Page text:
A fat man who goes for moderate walks. Camping without a chair is just living in the dirt. Also published in Plastic Pitch and Inside Soccer magazines and on The Score, SB Nation, and his own Canadian soccer site Maple Leaf Forever!
Pandemics are boring. My home office in Vancouver, British Columbia looks out on a beautiful sunny day I am powerless to enjoy. Snowfields stare at me from the North Shore mountains while my snowshoes gather dust. Running around my neighbourhood only does so much; I miss nature. I miss the fresh air. I miss content for my hiking blog. I miss trees. I miss campsites and dehydrated food and reading a book on a lightweight chair and worrying about the rain and putting on three layers of jacket as I finish up the last camp chores while a gentle white light swings placidly within my tent. I miss being sweaty and stinky for days on end and not caring. I miss it all.
On the list of problems in the world today this is, to be sure, not number one. We’re all in the same boat and I think we all understand why we’re doing it. At risk of sounding controversial, if we all died of coronavirus that would be sad. Probably all of us who can are social distancing in ways which would normally seem ludicrously anti-social and feeling pretty good about ourselves.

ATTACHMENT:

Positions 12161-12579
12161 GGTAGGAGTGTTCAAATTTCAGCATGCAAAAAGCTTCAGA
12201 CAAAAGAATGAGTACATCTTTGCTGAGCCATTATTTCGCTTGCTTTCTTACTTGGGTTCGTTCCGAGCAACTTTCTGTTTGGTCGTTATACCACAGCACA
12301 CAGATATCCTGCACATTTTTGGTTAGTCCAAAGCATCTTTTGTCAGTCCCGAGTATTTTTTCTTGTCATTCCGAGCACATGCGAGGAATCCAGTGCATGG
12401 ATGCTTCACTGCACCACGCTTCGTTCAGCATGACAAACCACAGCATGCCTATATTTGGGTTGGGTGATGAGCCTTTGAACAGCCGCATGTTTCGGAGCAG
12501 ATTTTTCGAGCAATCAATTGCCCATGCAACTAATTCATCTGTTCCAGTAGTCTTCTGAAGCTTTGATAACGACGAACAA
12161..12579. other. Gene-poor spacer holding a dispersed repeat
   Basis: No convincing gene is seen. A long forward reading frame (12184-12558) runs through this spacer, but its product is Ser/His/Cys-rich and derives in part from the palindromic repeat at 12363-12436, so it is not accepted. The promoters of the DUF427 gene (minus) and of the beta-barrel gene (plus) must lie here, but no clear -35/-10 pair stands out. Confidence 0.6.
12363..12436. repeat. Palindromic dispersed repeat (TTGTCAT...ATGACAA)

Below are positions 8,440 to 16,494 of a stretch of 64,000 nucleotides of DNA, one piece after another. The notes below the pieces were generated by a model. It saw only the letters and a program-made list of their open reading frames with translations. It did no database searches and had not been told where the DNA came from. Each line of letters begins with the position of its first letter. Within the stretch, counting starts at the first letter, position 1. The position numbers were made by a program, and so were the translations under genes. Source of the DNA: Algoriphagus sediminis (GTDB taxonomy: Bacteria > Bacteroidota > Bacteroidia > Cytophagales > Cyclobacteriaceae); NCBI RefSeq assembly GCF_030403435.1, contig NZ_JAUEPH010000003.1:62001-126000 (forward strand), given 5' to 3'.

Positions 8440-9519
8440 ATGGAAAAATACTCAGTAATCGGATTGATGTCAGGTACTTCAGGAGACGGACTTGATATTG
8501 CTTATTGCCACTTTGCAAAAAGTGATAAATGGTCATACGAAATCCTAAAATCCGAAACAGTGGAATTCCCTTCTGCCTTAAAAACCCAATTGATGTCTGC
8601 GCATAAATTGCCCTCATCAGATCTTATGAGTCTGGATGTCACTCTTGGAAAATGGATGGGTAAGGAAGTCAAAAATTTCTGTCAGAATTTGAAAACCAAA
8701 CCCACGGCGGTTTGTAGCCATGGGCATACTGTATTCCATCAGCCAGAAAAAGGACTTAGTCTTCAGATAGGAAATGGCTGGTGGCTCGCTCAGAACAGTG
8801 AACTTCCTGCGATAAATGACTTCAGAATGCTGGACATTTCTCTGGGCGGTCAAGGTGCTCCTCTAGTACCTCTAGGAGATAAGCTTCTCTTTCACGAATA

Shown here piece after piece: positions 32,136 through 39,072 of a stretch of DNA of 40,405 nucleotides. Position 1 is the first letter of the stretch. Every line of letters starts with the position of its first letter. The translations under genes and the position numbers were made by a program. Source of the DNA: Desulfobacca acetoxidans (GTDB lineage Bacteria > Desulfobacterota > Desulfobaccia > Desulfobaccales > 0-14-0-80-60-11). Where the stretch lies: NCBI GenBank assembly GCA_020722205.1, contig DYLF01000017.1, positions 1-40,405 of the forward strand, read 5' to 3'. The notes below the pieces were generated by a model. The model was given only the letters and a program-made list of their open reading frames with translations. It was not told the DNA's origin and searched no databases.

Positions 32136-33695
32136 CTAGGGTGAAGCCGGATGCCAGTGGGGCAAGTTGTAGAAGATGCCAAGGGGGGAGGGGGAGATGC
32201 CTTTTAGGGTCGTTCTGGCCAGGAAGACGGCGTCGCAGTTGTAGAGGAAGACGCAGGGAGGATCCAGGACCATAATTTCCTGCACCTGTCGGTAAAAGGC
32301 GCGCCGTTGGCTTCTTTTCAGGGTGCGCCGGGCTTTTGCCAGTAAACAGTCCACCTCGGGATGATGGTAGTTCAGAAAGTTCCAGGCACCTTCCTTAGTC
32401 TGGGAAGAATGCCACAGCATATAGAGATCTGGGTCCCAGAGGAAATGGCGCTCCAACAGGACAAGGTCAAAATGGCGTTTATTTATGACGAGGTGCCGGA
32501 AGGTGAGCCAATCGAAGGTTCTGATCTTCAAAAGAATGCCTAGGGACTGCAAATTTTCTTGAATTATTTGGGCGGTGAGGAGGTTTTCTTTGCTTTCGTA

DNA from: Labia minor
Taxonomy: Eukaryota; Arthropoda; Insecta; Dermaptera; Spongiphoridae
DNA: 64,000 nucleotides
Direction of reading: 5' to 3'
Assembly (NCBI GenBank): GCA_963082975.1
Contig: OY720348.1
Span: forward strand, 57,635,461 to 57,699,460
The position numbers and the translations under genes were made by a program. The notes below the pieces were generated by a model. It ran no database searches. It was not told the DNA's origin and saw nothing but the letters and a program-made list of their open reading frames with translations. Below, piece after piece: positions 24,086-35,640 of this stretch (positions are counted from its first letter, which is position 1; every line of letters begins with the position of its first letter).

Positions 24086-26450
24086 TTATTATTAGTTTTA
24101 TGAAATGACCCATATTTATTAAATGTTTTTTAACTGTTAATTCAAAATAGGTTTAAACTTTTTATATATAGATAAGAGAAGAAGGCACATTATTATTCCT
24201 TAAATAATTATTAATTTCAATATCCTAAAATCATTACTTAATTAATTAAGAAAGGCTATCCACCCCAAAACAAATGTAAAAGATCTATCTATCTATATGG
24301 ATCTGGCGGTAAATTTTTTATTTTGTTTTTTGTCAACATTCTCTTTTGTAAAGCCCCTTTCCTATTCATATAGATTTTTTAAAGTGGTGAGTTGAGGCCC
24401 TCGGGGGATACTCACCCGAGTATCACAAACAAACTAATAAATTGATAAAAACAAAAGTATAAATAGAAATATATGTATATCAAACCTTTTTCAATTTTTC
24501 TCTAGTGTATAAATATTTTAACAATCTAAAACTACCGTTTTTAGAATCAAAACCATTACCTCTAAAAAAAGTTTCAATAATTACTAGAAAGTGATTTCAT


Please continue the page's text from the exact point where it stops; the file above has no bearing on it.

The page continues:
And while we all want to get outside, outside can be crowded. Smart people are avoiding busy beaches and crowded trails. The District of North Vancouver has closed down the ultra-popular Quarry Rock and Lynn Valley Suspension Bridge trails. The big Vancouver-area resorts, Cypress Mountain, Grouse Mountain and Mount Seymour, are shut down, along with every zoo, water park, or other outdoor playplace.